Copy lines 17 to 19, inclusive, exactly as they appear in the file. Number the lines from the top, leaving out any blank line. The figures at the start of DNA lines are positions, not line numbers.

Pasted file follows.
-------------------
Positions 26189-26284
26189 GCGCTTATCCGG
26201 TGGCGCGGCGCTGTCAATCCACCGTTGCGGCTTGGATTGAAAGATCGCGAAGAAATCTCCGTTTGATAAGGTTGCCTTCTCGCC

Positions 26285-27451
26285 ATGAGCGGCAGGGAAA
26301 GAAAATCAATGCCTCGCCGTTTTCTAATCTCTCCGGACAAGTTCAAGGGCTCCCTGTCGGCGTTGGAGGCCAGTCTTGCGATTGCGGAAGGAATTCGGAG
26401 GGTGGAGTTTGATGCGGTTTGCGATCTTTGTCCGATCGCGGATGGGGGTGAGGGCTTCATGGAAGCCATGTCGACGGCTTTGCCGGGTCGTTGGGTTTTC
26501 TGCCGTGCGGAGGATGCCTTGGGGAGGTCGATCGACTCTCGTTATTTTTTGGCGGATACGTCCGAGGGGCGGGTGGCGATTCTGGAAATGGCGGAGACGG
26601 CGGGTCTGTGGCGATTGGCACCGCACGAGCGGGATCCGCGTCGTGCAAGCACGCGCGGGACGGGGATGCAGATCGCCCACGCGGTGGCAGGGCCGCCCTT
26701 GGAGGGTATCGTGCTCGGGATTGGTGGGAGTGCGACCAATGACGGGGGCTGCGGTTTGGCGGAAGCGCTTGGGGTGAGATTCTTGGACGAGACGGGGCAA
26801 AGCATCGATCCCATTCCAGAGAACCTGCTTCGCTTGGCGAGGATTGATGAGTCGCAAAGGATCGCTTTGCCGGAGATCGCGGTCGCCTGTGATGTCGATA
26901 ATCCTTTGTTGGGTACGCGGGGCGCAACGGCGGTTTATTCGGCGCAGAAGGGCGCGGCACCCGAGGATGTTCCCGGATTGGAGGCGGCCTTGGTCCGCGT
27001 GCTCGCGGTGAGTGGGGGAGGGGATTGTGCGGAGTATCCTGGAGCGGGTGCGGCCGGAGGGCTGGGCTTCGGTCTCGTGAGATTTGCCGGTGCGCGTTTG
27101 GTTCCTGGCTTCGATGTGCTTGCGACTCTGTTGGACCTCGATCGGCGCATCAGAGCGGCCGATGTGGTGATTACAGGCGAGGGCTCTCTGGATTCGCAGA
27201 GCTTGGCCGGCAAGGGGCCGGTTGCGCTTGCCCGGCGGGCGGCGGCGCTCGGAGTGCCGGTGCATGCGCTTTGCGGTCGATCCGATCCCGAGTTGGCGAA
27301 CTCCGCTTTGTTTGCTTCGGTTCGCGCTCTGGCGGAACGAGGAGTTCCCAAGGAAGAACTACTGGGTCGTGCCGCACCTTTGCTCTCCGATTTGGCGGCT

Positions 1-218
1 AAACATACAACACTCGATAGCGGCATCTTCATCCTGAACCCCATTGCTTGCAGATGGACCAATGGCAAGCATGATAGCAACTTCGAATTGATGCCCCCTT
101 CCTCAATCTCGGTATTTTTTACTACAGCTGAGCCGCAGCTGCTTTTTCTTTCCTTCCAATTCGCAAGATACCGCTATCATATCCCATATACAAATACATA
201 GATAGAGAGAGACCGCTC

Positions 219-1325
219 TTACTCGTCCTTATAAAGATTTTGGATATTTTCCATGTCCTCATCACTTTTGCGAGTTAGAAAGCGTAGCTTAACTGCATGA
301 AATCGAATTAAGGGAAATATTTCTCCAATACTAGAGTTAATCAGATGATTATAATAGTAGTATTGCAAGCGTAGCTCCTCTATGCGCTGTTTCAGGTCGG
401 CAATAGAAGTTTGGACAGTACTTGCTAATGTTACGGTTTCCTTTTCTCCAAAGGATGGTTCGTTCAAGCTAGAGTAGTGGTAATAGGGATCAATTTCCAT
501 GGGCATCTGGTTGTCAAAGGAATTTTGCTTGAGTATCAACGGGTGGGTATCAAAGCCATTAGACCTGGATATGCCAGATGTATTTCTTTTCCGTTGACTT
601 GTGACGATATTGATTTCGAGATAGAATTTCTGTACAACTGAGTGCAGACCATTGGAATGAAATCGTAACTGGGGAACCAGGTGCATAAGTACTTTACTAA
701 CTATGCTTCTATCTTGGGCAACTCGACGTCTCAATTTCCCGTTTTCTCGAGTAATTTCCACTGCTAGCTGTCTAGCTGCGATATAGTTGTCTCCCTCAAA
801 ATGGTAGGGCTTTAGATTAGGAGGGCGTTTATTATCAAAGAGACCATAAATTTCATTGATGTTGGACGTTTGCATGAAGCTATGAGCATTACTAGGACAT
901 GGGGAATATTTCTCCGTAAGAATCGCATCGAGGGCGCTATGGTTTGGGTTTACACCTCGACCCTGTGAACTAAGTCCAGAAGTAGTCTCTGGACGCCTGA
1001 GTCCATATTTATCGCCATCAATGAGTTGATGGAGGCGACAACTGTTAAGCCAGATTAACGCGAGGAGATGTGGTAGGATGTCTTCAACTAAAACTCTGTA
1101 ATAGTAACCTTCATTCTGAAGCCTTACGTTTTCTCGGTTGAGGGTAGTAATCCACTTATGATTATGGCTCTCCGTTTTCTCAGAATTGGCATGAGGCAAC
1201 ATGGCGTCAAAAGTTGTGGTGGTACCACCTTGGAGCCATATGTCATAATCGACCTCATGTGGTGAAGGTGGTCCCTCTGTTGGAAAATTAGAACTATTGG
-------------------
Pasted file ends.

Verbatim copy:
Positions 1-218
1 AAACATACAACACTCGATAGCGGCATCTTCATCCTGAACCCCATTGCTTGCAGATGGACCAATGGCAAGCATGATAGCAACTTCGAATTGATGCCCCCTT
101 CCTCAATCTCGGTATTTTTTACTACAGCTGAGCCGCAGCTGCTTTTTCTTTCCTTCCAATTCGCAAGATACCGCTATCATATCCCATATACAAATACATA